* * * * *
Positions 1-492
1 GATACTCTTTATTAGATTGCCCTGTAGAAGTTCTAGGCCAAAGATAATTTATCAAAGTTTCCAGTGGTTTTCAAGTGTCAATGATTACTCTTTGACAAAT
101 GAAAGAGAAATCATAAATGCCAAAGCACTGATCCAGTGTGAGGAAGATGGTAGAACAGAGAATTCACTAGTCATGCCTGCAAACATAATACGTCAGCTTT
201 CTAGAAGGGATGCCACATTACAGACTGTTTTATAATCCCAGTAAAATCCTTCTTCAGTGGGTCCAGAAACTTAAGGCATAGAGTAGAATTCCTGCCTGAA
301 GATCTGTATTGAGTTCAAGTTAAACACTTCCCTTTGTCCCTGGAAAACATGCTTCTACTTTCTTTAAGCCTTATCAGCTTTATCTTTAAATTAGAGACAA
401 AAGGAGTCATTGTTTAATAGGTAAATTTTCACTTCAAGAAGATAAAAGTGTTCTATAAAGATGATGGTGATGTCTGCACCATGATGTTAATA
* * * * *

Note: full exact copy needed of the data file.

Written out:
Positions 1-492
1 GATACTCTTTATTAGATTGCCCTGTAGAAGTTCTAGGCCAAAGATAATTTATCAAAGTTTCCAGTGGTTTTCAAGTGTCAATGATTACTCTTTGACAAAT
101 GAAAGAGAAATCATAAATGCCAAAGCACTGATCCAGTGTGAGGAAGATGGTAGAACAGAGAATTCACTAGTCATGCCTGCAAACATAATACGTCAGCTTT
201 CTAGAAGGGATGCCACATTACAGACTGTTTTATAATCCCAGTAAAATCCTTCTTCAGTGGGTCCAGAAACTTAAGGCATAGAGTAGAATTCCTGCCTGAA
301 GATCTGTATTGAGTTCAAGTTAAACACTTCCCTTTGTCCCTGGAAAACATGCTTCTACTTTCTTTAAGCCTTATCAGCTTTATCTTTAAATTAGAGACAA
401 AAGGAGTCATTGTTTAATAGGTAAATTTTCACTTCAAGAAGATAAAAGTGTTCTATAAAGATGATGGTGATGTCTGCACCATGATGTTAATA